Photographer: Matthew Nager/Bloomberg

Texas Is a Homebuilding Machine. And the Rest of the U.S.?

Austin, Dallas, and Houston are on pace to issue more than 10 percent of permits for new homes in 2017.

In the market for a new home? You’ll fare better if you’re house-hunting in Texas.

Dallas, Houston, and Austin are on pace to build a total of nearly 130,000 new homes in 2017, based on a Trulia analysis of building permits. That’s more than 10 percent of all new construction expected in the U.S. this year, and enough to put all three metropolitan areas in the top five for permitting activity. New York and Phoenix round out the group.

Austin is growing especially fast. The metro area is poised to add 30,000 new homes this year, more than double its yearly average from 1980 to 2016.

The pace of new construction doesn’t tell the whole story. It’s also important to look at whether new inventory is keeping up with the local market, together with the historic pace of construction. 

San Francisco and San Jose, for example, are both adding new housing well above their historic rates, the Trulia report shows, but are on pace to add fewer homes than Raleigh, N.C. San Francisco has issued only one permit for new housing for ever six new jobs. Sacramento, San Diego, San Jose, and Los Angeles also rate poorly for building new homes to support new jobs—unsurprising given California’s reputation for restrictive zoning regulations. In general, strong job growth and a low baseline for new construction have left these cities starved for inventory.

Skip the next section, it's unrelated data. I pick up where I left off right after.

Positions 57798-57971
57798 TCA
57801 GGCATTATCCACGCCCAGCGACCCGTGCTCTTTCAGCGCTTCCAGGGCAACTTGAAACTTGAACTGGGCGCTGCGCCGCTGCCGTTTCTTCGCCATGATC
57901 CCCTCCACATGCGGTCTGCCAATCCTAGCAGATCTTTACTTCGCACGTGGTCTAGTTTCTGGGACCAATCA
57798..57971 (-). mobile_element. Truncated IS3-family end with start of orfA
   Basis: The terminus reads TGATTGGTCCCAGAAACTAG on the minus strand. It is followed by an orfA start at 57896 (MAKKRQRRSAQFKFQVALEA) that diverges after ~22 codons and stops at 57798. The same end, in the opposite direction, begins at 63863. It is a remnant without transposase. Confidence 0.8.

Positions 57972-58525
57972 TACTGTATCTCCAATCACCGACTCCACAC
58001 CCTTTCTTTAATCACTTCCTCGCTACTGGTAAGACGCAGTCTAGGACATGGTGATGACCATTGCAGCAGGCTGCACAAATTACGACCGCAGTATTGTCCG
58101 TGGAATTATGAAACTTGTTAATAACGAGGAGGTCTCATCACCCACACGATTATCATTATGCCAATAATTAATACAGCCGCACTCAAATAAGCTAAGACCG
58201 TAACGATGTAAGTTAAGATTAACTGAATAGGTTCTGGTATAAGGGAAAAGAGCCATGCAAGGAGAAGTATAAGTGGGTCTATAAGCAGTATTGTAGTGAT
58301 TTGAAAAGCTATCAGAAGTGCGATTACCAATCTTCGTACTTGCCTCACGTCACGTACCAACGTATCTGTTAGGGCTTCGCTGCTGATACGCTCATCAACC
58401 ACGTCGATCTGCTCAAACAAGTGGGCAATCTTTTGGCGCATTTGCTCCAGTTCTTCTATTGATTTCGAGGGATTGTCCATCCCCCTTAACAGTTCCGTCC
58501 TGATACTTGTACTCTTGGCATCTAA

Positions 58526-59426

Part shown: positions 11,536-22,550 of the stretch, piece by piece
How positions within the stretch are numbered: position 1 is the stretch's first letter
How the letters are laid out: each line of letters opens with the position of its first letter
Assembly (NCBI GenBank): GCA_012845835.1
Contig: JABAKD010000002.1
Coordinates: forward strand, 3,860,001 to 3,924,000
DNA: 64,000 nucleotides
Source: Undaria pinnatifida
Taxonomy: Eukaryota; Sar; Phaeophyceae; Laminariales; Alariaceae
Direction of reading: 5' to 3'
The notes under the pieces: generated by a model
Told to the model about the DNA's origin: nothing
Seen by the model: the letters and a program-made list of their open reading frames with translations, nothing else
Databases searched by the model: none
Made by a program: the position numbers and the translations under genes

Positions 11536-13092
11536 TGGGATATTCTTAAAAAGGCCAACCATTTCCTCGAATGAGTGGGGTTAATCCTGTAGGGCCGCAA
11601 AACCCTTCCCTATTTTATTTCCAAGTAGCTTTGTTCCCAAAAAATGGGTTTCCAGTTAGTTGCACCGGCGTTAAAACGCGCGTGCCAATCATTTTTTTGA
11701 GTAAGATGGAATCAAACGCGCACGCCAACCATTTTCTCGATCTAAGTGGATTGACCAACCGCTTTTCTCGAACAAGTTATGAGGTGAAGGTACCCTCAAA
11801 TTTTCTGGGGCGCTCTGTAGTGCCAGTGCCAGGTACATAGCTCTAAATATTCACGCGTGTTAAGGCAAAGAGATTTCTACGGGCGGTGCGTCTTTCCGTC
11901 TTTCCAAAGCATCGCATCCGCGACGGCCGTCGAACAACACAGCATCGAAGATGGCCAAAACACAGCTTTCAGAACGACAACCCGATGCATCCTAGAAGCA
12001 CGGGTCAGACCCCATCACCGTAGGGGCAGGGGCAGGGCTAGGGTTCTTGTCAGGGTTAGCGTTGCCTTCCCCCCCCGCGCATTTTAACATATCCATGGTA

That’s unfortunate for Californians, because new construction can have a ripple effect. As buyers move into new homes, they put their existing homes on the market, increasing inventory over the long term.

Nationwide, the number of homes listed for sale in a given month has been shrinking since the middle of 2015, recent research from Redfin shows. In San Jose, inventory decreased by 42 percent from June 2016 to June 2017, according to the Redfin report, forcing buyers to compete for a shrinking pool of listings and driving up prices. Adding new homes will help, but builders will have to catch up with job growth to make a real dent in the housing shortage.

In the meantime, there’s no shortage of new home construction getting under way in Texas. 

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